A weird resource that I thought I’d share: I dug through all the examples I could of speculative trade in space-themed tabletop RPGs, briefly summarized each one in a paragraph, and then stitched the whole damn thing together. The goal was to get a feel for what’s been tried before and what the current “state of the art” might be. What I learned was there’s actually far fewer examples of speculative trade than I’d originally thought!
In any case, here they are. I’ve saved my editorializing for the very end. Oh, and I snuck in one example of an Age of Sail game (and, uh, a few video games) because they seemed like good or important examples. Be sure to let me know if I’ve missed anything and I’ll add it to the big list.
Basic Traveller (Book 2, Second Edition, pp. 46-48)
There are 36 available trade goods. GMs roll to determine which 1 good is currently available on a given planet. Each trade good has a base price. This is then modified at the point of purchase or sale by a percentage value pulled from a 2d6 table, with a 7 result indicating that the base price is unadjusted. This price roll is adjusted by relevant character skills and any NPCs hired to help. The type of good and planet the trade is being made on is also a factor: there are 6 “world types” and each one adjusts the price roll for particular trade goods up or down.
Classic Traveller (Book 7, Merchant Prince, pp.34-42)
Trade goods are classified based on their source planet. Each source planet has some combination of 15 different trade classifications, along with a tech level and a starport type. These are associated with modifiers that are added and subtracted from a base purchase price of 4,000 credits. When sold, a table is consulted comparing the trade classifications and tech level of the source planet with those of the planet the sale is taking place on. This table produces a modifier to a base sale cost of 5,000 credits, which is adjusted one last time by a percentage value determined by a 2d6 roll. This final roll can be modified by character skills and/or hired NPC brokers.
Stars Without Number (Revised/Deluxe Edition, p.235)
There are 3 categories of trade goods available: cheap, ordinary and expensive. Each has a base purchase price determined by a 2d6 roll, and a base sale price determined by a 2d6+1 roll. Characters can make an opposed Trade skill check to adjust the final purchase or sale price. In either case, a 1d6 roll is made after the trade is completed, and a 1 result indicates a catastrophe has occurred: the players lose the money involved in the deal unless they “take whatever adventurous steps are necessary” to resolve the situation.
Suns of Gold (SWN supplement, pp.13-19)
Every planet has 10 trade goods available, pulled from a list of 34, with the option for GMs to create additional ones. 2 of these goods are randomly determined to be available for purchase at any given time. Their base purchase or sale price is adjusted by a percentage value pulled from a 3d6 table. This roll is adjusted by the planet’s trade modifiers (a small assortment picked from a list of 20), along with the character’s skills and a number called Friction. Friction is a representation of a planet’s bureaucracy, and always negatively affects a trade. After any transaction, 1d10 is rolled, with low results indicating that some sort of “trouble” occurs that can raise a planet’s Friction, waste the player’s time, or worse.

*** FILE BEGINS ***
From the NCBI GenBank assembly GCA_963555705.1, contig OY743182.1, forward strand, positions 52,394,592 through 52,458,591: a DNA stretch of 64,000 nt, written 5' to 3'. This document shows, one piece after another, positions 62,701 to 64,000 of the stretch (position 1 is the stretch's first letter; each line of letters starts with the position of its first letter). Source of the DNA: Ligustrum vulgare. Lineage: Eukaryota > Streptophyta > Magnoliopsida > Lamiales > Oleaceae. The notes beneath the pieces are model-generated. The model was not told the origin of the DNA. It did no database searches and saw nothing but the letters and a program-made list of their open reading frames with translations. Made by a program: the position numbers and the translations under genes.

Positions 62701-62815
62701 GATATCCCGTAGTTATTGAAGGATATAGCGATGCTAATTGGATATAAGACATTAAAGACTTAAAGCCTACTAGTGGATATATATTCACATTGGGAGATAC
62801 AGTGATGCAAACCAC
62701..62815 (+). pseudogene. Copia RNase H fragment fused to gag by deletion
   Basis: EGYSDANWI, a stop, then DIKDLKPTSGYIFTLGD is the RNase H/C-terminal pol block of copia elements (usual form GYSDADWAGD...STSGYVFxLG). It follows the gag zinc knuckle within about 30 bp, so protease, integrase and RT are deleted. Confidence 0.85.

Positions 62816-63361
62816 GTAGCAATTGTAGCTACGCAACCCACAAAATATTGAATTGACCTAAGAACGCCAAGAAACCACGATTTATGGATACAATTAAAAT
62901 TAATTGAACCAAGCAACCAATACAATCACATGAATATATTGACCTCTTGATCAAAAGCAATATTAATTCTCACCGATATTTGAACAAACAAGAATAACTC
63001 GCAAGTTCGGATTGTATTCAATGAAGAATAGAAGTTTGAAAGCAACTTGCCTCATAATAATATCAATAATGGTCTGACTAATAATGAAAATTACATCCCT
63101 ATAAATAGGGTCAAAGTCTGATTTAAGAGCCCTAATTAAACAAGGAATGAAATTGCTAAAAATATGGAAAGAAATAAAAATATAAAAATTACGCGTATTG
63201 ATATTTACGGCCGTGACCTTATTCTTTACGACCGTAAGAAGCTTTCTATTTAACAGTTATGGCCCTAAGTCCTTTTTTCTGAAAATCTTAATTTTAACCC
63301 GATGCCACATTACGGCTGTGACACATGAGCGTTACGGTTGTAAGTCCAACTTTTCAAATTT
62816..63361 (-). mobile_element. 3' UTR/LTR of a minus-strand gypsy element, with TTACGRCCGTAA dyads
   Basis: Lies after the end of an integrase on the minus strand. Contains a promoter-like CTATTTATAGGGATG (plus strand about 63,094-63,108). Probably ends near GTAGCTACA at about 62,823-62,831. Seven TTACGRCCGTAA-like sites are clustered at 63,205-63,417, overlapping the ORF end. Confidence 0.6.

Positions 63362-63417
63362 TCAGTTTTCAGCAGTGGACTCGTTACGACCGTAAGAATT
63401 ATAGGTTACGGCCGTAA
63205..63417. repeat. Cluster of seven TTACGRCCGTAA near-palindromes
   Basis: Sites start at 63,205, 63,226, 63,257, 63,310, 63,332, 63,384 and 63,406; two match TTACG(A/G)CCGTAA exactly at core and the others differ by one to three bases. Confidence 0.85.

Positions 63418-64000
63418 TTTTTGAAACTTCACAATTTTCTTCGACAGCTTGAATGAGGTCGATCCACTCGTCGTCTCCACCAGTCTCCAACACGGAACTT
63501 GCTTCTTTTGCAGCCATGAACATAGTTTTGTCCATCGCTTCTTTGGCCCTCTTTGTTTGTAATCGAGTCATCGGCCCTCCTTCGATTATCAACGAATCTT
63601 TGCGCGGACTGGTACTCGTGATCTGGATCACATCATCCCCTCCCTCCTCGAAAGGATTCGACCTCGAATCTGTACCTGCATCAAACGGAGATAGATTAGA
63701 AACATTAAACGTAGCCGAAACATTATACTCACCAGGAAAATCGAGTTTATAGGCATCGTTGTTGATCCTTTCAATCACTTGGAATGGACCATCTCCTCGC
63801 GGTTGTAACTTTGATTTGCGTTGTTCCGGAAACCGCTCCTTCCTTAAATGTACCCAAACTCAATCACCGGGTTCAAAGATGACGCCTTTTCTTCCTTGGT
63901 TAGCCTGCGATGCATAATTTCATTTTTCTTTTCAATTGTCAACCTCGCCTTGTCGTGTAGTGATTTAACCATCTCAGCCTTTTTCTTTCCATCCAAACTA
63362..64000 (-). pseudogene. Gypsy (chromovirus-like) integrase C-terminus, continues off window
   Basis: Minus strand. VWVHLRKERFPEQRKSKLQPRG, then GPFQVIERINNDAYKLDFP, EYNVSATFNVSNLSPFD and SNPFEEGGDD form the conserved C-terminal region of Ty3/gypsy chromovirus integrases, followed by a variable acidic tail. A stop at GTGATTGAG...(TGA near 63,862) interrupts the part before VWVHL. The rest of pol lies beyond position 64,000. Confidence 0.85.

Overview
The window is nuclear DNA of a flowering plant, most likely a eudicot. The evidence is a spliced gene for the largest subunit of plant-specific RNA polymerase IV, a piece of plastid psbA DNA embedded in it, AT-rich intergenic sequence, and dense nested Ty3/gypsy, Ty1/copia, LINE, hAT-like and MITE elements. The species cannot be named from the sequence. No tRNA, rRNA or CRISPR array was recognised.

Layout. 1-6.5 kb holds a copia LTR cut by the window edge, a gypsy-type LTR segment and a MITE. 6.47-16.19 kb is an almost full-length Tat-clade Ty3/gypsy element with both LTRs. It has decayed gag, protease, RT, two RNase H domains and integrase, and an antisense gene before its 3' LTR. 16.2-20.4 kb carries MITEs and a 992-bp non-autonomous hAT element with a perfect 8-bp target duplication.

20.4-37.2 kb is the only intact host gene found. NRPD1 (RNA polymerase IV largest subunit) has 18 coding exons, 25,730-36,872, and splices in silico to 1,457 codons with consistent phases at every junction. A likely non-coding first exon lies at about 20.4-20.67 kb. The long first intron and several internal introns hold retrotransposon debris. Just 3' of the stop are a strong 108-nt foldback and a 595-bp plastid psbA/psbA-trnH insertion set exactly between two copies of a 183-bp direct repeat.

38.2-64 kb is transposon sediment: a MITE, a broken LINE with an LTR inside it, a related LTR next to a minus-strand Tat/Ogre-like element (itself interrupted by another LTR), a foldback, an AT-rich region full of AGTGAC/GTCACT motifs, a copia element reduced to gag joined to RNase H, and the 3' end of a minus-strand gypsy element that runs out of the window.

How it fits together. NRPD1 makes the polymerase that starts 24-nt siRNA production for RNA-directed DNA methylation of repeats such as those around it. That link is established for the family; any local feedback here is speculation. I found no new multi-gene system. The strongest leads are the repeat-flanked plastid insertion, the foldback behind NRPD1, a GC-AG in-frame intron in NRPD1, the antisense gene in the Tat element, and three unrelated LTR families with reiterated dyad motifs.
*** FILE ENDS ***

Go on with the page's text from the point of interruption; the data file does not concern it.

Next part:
Star Wars: The Roleplaying Game (Galaxy Guide 6: Tramp Freighters, pp. 14-18, 94)
There are 6 technology levels for planets, and 8 general categories of trade goods. Each technology level has a sale price, purchase price and supply/demand rating for each category of trade good. Characters must make a skill check to find an NPC to trade with, based on the desired good’s supply/demand rating. They also make an opposed skill check to determine the final sale or purchase price, with the maximum variance being +/-10%.
Out on the Rim (unreleased)
There are 13 categories of trade good. Each category has the same base price. Characters trade by reaching out to an NPC contact and making a skill check. The contact will buy or sell any trade goods that are narratively appropriate for their base price, but will trade several randomly determined categories at a slight premium or discount depending on the results of the skill check. Planets can also have a permanent premium or discount on specific trade good categories to represent unique scarcities or surpluses.
Impulse Drive (p. 41)
Currency is abstracted in Impulse Drive. The players’ ship has a unique “good things that can happen after you’ve been paid” list. Obtaining goods for trade is a simple modified 2d6 roll that results in obtaining one of 3 types of goods. Selling those goods is a separate 2d6 roll, modified by how valuable the previously obtained cargo was. A good result can allow the players to choose an option from their “good things” list; a poor one results in their simply swapping for another cargo, or getting nothing at all.
Ashen Stars (p. 173)
Trade and cargo sales are abstracted out as “side deals” to regular missions. Characters can make a skill check to haggle over price, but generally, a side deal pays 20% of whatever the players are being paid for the job that is the focus of the session. Possessing a ship with a large cargo hold gives a bonus to this skill check. Side deals are intended to cause issues with a session’s primary mission, or otherwise put the characters in harm’s way.
Ultraviolet Grasslands, v1.0 (Free Introduction, pp. 54-57)